Film director James Cameron, long associated with a deep devotion to the ocean, appears to have chosen to risk alienating conservationist cinema-goers – by introducing an Avatar: The Way Of Water press conference in Japan with a captive dolphin performance.
The film director appeared poolside on 10 December along with stars of his new movie Sigourney Weaver, Zoe Saldaña, Sam Worthington and Stephen Lang at the Maxell Aqua Park Shinagawa aquarium in Tokyo. The facility is not only a dolphinarium but holds 18,000 animals of 450 species.
After Cameron had welcomed the assembled Japanese press “to Pandora”, the name of the fictional planet on which the Avatar movies are based, six dolphins performed an interactive show with two of their trainers.
Cameron, the actors and Avatar producer Jon Landau were seen applauding as trainers rode on the dolphins’ backs and beaks. After the show, the director was quoted as saying: “I love these animals, I love their intelligence. I love their sociability, their ability to connect with us and to interact with us and learn from us. And I’m sure everybody asked their permission to be in the show!”
Marine conservationists have described the publicity stunt as a “mis-step”, pointing out that in 2009 Cameron had produced a documentary alongside the director of The Cove to highlight the cruelty of dolphin-hunting in Japan, whether it ends in death or captivity.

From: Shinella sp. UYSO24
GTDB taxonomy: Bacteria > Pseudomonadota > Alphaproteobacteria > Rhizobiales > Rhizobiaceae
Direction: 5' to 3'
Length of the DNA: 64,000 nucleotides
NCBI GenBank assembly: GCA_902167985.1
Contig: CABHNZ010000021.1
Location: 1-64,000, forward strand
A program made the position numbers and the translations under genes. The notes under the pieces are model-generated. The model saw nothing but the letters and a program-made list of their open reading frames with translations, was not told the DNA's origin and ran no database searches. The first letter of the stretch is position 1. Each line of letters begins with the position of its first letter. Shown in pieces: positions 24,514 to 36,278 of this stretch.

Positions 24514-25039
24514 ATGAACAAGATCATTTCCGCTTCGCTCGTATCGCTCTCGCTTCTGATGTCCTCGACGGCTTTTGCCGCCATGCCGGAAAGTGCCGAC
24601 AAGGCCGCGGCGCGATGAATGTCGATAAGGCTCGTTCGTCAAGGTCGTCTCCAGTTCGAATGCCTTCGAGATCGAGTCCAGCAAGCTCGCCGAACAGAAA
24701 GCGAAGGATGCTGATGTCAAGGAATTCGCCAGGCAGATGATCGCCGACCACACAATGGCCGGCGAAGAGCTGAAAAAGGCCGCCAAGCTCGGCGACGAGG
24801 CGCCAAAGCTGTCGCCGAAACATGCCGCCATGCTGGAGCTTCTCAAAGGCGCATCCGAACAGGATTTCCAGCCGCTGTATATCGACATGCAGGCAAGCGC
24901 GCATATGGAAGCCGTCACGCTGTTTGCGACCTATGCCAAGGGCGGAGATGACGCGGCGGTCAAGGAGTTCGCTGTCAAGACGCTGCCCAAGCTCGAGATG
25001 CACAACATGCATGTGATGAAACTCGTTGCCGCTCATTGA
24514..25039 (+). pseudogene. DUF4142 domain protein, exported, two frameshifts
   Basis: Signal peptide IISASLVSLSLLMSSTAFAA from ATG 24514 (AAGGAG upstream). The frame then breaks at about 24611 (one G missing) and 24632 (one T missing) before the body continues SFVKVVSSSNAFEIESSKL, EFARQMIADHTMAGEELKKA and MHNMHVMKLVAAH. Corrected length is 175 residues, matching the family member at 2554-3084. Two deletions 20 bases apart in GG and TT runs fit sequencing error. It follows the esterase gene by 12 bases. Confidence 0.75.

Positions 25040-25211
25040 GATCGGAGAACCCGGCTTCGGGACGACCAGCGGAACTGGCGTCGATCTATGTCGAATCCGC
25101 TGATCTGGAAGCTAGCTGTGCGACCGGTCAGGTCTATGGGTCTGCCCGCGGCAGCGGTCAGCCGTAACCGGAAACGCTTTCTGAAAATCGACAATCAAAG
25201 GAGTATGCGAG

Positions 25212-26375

UK-based charity the People for the Ethical Treatment of Animals (PETA) Foundation, which in 2010 awarded Cameron a “Proggy” for outstanding feature film for the original Avatar, condemned the director’s decision to promote the sequel through a dolphin show of the sort that has been banned in many countries, including the UK and some US states.
“James Cameron waited 13 years for the development of the right technology to bring the underwater world of Pandora to life, so why on Earth didn’t he pause for just five lousy minutes to consider whether he should have allowed himself to be seen as endorsing the cruelty of marine parks?” asked PETA’s US Senior Vice President Lisa Lange.
“Confining far-ranging dolphins to concrete tanks and using them as surfboards – riding on their faces in circus-style shows – is something the villains of Avatar would do, and PETA urges him to reject such animal misery outright and encourages everyone to shun these cruel parks.”
Avatar: The Way of Water was released in UK cinemas yesterday (16 December), with an in-depth feature about the diving involved in making the movie appearing on Divernet. Walt Disney Studios has been approached for comment.